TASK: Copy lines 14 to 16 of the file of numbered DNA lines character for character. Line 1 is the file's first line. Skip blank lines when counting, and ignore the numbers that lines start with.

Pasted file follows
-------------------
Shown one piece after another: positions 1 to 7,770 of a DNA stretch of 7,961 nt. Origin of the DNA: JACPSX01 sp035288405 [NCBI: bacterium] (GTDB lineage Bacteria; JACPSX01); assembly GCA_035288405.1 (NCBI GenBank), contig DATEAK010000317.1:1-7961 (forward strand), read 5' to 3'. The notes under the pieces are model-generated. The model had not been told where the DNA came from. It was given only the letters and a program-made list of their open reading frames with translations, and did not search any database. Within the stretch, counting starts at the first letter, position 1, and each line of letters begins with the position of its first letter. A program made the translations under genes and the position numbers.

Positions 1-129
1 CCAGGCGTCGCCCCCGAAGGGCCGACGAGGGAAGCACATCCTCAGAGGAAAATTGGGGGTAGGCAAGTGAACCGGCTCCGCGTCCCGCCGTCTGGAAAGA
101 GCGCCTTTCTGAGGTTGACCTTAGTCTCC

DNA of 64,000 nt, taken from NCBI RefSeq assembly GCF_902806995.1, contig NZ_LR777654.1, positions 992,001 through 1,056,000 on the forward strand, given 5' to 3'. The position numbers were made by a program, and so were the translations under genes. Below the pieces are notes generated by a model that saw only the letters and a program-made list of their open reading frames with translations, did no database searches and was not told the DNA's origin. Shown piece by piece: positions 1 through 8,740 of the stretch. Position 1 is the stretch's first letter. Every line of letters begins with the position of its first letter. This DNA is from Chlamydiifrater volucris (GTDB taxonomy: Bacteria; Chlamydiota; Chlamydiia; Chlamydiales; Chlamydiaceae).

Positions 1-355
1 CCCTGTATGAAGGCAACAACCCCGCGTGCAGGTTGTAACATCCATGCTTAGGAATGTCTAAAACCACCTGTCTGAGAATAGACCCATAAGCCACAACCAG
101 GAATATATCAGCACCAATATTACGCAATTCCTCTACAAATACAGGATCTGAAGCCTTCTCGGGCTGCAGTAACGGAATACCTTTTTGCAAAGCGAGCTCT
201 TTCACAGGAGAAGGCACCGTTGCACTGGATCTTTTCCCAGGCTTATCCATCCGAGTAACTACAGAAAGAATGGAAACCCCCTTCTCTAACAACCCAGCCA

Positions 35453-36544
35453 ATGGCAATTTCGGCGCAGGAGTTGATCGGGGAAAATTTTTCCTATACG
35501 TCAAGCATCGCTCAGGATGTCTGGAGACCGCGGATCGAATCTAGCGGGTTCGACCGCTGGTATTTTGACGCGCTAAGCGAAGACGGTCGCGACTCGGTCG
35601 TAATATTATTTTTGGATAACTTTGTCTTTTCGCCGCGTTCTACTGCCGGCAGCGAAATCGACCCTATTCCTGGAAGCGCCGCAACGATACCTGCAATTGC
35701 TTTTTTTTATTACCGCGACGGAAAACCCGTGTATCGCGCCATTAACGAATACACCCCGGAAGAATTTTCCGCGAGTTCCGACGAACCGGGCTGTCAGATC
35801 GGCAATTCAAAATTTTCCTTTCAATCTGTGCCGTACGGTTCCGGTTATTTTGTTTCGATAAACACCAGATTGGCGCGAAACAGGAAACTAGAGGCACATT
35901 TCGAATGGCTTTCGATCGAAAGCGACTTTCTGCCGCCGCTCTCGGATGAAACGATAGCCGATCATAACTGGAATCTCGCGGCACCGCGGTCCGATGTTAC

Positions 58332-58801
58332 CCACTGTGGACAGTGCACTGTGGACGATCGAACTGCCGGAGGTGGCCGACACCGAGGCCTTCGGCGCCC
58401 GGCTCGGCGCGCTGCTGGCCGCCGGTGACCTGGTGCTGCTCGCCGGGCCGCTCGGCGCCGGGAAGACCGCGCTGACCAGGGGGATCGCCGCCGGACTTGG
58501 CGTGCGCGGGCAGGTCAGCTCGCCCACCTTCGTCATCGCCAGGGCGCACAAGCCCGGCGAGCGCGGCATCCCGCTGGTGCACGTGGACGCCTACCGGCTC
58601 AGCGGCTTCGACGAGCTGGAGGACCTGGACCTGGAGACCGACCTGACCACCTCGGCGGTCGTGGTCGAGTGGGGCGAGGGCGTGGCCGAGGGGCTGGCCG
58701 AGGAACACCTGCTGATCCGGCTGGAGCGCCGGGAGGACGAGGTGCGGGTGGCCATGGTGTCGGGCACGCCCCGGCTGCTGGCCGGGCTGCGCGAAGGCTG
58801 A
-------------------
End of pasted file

35701 TTTTTTTTATTACCGCGACGGAAAACCCGTGTATCGCGCCATTAACGAATACACCCCGGAAGAATTTTCCGCGAGTTCCGACGAACCGGGCTGTCAGATC
35801 GGCAATTCAAAATTTTCCTTTCAATCTGTGCCGTACGGTTCCGGTTATTTTGTTTCGATAAACACCAGATTGGCGCGAAACAGGAAACTAGAGGCACATT
35901 TCGAATGGCTTTCGATCGAAAGCGACTTTCTGCCGCCGCTCTCGGATGAAACGATAGCCGATCATAACTGGAATCTCGCGGCACCGCGGTCCGATGTTAC